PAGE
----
Late Mediaeval frescoes, candle-lit cemeteries in one of Romania's least known areas
The crowd fills the churchyard, candles flicker in the dark, and the air vibrates with the voices of men proclaiming "Christ is risen!". Midnight has just passed, but those gathered at Humor Monastery are in no hurry to leave. They kiss the hand of the priest, light their candles from his, and exchange the customary Easter greetings with their friends, relatives and neighbours.
Then they leave the monastery, strolling along the alley which in daytime is packed with the stalls of souvenir sellers. They cross the road and enter the cemetery of Humor village.
It is dark there, darker than in the unlit streets of the village, but soon the graveyard is illuminated – each visitor leaves a candle on the tombstone of a loved one, a relative, a friend.
The people linger for a while, and then leave for the Easter feast of meat, with sweet bread and painted eggs, which awaits them at their homes.
Many of the UNESCO World Heritage sites have the stagnant air of museums where time moves only during opening hours, and the only living souls around are the visitors and the staff. The painted churches of Bukovina, however, are the complete opposite of this. They are still a vital part of the community life, and there is no better time to visit them than at an important Christian feast, such as Easter, or Christmas.
Bukovina, on Romania's north-east border with Ukraine and Moldova, is one of the least known parts of the country – for foreigners, that is. It lacks the ambitious, early 20th Century grandeur and the modern vibe of Bucharest, the magnificent landscapes of the Carpathian mountains or the combination of mediaeval sturdiness and Baroque coquetry of Transylvania. Also, it is very far from anywhere.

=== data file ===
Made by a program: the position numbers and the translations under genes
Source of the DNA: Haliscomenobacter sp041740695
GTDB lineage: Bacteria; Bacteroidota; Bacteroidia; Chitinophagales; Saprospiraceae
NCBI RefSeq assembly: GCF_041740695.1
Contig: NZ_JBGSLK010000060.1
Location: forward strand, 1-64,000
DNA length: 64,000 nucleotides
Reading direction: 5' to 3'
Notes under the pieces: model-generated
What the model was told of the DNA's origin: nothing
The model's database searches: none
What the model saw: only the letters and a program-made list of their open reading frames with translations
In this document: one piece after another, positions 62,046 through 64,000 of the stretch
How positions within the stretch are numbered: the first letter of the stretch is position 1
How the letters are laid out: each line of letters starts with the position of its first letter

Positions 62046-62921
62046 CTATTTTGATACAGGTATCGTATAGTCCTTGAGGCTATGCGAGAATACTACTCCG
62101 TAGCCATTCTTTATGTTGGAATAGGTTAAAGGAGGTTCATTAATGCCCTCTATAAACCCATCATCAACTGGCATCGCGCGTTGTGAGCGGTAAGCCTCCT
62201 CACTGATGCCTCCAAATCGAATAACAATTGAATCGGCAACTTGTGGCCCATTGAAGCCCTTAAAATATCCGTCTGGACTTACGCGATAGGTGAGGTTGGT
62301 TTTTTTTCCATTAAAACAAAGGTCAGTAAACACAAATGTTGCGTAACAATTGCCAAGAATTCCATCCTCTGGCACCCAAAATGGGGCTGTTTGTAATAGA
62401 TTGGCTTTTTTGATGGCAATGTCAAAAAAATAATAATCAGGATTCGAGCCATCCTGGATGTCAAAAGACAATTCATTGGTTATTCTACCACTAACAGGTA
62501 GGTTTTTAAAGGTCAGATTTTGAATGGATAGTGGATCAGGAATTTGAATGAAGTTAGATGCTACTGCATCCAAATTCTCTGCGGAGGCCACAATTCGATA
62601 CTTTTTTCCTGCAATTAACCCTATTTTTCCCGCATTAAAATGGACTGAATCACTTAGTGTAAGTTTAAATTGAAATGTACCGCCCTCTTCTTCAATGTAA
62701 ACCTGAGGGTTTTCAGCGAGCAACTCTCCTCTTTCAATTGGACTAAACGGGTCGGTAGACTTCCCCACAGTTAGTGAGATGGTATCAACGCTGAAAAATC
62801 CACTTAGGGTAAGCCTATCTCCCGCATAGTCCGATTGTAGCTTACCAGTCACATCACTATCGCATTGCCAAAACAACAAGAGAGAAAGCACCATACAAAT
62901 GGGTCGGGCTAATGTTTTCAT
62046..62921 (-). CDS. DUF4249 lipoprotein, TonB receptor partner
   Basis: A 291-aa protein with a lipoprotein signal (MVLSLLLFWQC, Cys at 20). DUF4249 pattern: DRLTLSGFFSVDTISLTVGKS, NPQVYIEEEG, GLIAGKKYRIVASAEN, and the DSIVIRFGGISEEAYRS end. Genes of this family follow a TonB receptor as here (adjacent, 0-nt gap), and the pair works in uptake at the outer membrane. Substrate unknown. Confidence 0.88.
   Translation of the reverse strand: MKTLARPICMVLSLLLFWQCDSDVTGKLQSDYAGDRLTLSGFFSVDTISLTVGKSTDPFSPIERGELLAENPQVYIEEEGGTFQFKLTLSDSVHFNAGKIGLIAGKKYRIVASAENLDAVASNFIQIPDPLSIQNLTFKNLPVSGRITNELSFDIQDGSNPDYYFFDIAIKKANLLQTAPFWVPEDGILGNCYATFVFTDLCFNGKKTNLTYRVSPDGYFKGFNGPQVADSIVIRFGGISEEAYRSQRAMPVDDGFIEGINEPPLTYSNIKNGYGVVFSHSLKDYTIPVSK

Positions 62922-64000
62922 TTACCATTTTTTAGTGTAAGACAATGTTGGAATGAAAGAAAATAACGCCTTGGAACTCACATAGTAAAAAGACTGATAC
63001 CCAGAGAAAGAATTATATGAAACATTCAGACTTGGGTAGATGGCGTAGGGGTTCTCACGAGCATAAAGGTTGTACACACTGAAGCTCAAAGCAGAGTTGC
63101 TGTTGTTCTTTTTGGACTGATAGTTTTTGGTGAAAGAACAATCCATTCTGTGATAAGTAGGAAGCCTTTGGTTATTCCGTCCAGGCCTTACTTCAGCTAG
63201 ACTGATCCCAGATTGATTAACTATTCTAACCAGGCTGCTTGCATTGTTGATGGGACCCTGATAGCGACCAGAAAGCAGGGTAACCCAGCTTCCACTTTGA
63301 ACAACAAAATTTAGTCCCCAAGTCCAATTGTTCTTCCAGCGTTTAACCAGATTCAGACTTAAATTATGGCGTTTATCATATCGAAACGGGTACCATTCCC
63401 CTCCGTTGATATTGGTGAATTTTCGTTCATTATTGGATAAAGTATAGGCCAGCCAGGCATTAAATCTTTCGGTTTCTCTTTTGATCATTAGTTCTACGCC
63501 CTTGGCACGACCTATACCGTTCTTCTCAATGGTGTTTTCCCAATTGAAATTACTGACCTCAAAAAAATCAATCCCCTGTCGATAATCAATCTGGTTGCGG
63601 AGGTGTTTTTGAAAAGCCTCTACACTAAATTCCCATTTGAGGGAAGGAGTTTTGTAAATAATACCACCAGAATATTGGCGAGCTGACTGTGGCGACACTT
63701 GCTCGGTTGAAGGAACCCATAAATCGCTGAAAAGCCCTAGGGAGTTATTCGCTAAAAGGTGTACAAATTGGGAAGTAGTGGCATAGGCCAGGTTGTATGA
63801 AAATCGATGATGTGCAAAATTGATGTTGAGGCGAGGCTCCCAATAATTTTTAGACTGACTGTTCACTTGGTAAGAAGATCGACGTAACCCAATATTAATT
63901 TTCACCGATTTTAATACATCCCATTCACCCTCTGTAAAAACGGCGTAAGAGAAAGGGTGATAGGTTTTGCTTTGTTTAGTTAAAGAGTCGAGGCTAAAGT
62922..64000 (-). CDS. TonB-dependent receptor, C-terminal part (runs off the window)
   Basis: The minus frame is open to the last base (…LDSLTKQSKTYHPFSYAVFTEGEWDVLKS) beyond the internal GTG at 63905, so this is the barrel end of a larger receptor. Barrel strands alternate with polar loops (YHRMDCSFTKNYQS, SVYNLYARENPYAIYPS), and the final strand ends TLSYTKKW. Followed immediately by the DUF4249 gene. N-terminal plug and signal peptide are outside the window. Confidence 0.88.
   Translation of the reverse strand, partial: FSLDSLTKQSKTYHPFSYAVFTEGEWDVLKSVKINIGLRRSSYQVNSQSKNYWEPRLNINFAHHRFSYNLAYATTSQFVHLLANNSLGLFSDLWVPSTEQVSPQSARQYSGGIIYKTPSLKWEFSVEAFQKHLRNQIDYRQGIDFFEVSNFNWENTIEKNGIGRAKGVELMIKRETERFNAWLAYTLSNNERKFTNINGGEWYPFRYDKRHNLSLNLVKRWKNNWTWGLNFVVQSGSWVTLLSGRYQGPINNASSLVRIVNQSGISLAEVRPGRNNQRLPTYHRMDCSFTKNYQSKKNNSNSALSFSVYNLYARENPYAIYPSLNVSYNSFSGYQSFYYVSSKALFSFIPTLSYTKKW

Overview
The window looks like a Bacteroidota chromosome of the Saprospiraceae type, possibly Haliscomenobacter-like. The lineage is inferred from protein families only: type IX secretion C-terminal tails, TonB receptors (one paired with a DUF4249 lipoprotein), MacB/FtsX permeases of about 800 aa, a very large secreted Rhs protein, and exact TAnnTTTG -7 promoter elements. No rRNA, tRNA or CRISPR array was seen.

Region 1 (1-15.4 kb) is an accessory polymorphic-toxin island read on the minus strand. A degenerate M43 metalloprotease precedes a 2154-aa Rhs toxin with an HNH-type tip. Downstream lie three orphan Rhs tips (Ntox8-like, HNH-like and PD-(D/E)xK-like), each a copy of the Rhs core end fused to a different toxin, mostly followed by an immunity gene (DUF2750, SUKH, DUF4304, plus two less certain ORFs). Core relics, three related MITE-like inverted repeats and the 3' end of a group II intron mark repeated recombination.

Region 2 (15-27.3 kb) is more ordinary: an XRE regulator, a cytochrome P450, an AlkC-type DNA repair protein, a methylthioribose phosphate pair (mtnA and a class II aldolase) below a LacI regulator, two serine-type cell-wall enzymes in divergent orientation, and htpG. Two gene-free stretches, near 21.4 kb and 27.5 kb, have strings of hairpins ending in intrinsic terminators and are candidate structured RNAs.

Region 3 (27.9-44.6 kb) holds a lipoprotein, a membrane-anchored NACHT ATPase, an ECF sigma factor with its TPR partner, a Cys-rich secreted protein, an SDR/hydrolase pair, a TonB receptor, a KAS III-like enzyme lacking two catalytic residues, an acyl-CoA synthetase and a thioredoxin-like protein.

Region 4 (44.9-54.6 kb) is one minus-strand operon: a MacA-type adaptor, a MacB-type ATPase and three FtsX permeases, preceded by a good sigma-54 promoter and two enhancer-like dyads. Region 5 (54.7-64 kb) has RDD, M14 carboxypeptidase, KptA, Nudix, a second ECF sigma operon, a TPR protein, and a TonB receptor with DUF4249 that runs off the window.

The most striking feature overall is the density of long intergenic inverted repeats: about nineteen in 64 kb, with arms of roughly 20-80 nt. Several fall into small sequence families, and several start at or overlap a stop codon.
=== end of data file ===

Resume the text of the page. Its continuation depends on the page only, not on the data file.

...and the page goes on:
The church of Humor Monastery
Bukovina is all rolling farmlands and fields, and low Carpathian hills. Iași, the biggest city in the area, has less than 400,000 inhabitants; a sleepy ghost of what in the 19th Century was a leading economic and cultural centre.
In such an atmosphere, the village communities preserve some of their vitality, notwithstanding the migration of the young to more attractive places such as Bucharest and Italy. The villages are particularly lively during the long holidays, when many emigrants return to see their families, and Romanians from all over the country arrive to spend some days in the clean air and enjoy the hearty local food.
The churches and monasteries of Bukovina appeared in the 16th Century, an era when this part of present-day Romania was under the Principality of Moldavia, struggling with the Ottoman conquest. Built mainly by King Stephen the Great (1457-1504) and his illegitimate son, Petru Rareş (1527-1538 and 1541-1546), these churches are a charming combination of local architecture featuring heavy wooden roofs with wide eaves which look like Gandalf's wide-brimmed hat, and of the pointed arches and exquisite details of Gothic cathedrals.
Lighting candles at villages' graveyards on Easter night is an eerie affair
The fact that Gothic in Bukovina appeared decades after it went out of fashion in Europe is not that strange, as the region was far from the heart of the continent and the latest architectural trends there.